What Are Canadian Children Eating at School (and How Can Eating Habits be Improved)?

August 23, 2017

By: Claire Tugault-Lafleur, MA, RD and Jennifer Black, PhD, RD

Evidence suggests that the majority of Canadian children do not meet national dietary recommendations for vegetables, fruit, or dairy products, and their overall diet quality is poor. Schools can be an important place to foster healthy eating habits since children consume one or more meals at school on weekdays. However, no nationally representative studies have examined what children eat at school or whether foods consumed at school contribute to (or reduce) children’s overall diet quality.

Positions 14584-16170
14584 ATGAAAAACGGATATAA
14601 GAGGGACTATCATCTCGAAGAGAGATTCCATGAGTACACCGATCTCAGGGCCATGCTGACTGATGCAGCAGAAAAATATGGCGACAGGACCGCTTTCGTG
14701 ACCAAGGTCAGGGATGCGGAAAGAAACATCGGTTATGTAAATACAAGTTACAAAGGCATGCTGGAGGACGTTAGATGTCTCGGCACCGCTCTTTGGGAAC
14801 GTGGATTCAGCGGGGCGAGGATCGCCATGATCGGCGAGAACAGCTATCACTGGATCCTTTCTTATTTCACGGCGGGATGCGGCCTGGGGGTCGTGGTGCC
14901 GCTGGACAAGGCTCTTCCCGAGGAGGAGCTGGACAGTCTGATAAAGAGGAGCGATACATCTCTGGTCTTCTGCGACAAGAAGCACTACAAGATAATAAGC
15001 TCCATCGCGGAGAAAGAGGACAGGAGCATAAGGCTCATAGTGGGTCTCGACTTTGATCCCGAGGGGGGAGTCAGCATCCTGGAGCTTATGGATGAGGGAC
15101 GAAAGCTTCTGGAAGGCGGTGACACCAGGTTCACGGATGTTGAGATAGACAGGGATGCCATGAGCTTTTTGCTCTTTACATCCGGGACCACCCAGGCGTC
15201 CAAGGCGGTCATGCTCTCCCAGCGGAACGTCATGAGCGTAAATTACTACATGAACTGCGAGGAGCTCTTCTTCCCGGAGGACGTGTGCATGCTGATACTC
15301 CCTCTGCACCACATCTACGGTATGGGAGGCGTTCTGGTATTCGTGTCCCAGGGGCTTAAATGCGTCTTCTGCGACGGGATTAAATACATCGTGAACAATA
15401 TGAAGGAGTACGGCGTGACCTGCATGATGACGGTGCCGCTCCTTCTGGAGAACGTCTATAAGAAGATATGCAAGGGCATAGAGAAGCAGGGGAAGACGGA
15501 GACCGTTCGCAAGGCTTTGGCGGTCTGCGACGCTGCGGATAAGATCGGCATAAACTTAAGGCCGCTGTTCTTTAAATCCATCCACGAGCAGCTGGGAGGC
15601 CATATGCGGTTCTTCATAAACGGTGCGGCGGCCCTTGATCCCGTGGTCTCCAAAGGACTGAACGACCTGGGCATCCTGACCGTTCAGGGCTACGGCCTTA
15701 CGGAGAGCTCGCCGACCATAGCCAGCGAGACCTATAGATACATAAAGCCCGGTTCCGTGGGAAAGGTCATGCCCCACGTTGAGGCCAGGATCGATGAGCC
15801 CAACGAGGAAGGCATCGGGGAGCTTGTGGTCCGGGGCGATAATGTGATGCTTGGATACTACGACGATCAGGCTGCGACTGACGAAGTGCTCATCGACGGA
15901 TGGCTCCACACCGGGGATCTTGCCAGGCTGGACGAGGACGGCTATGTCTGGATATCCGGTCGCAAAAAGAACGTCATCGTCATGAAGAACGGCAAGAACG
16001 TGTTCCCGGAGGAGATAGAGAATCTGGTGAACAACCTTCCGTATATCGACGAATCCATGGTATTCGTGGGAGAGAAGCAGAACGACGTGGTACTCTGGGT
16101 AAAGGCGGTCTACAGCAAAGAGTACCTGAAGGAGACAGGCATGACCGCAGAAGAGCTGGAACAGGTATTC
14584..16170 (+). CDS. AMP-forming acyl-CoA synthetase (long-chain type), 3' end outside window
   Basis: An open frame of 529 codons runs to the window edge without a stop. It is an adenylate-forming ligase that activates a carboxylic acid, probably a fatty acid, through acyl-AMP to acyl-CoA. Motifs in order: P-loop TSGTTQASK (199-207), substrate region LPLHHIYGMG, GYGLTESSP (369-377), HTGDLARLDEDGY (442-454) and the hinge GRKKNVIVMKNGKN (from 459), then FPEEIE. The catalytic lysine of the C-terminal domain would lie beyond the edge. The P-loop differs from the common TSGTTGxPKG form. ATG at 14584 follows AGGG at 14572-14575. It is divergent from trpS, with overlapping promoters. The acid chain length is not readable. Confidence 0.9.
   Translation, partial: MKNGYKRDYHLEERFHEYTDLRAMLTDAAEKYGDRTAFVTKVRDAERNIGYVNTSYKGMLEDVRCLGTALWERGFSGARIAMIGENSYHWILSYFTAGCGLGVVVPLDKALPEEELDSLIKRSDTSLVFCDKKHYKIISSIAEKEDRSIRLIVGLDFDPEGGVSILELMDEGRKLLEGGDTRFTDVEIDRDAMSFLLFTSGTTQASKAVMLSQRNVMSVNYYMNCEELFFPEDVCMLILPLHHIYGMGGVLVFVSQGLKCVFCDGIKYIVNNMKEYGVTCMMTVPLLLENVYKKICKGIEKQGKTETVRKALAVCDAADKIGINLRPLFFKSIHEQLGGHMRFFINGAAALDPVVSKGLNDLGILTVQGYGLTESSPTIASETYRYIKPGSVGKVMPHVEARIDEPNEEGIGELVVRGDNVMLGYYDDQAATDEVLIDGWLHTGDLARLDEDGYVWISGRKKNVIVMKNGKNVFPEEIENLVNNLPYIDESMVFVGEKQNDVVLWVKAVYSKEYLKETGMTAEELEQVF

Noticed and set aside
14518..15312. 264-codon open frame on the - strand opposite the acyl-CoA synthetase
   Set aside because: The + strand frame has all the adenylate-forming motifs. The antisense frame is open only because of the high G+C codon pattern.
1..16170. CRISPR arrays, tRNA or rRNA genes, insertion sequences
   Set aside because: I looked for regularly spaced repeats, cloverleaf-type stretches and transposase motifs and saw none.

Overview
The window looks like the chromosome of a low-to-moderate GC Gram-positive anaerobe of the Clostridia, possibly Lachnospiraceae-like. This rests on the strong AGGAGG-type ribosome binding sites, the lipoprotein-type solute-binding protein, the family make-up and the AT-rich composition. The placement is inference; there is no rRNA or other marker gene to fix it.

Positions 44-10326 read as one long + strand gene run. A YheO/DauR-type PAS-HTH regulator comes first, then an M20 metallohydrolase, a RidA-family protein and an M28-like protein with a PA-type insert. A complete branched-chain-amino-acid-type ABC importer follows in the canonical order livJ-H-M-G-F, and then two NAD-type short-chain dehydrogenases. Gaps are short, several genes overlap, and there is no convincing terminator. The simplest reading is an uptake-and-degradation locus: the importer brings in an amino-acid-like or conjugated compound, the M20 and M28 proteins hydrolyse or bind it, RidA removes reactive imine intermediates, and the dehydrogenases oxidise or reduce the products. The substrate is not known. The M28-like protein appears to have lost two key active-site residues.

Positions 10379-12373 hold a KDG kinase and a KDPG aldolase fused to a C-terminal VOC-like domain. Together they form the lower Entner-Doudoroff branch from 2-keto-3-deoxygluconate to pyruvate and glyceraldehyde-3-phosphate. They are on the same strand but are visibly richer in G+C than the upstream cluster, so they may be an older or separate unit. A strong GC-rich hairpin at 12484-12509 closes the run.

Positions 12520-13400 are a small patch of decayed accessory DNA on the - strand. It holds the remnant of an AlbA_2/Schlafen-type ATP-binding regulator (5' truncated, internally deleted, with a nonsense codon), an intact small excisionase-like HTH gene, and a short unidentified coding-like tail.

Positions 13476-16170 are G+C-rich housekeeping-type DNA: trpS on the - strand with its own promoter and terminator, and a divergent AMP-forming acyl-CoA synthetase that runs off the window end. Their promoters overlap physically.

There is a groundswell of interest in Canada in developing policies and programs to improve children’s eating habits. For example in October 2016, Health Canada launched a multipronged Healthy Eating Strategy that includes actions to restrict marketing of unhealthy foods and beverages to children and an extensive revision of national dietary guidelines. In June 2017, the Government of Canada also launched a consultation process to develop a national food policy with a focus on improving health and access to affordable food. An understanding of what children eat at school and the contribution of these foods to a child’s daily dietary intake is needed to inform these broader strategies and to help policy makers weigh the evidence about if and how schools should play a role in national food policies and dietary interventions.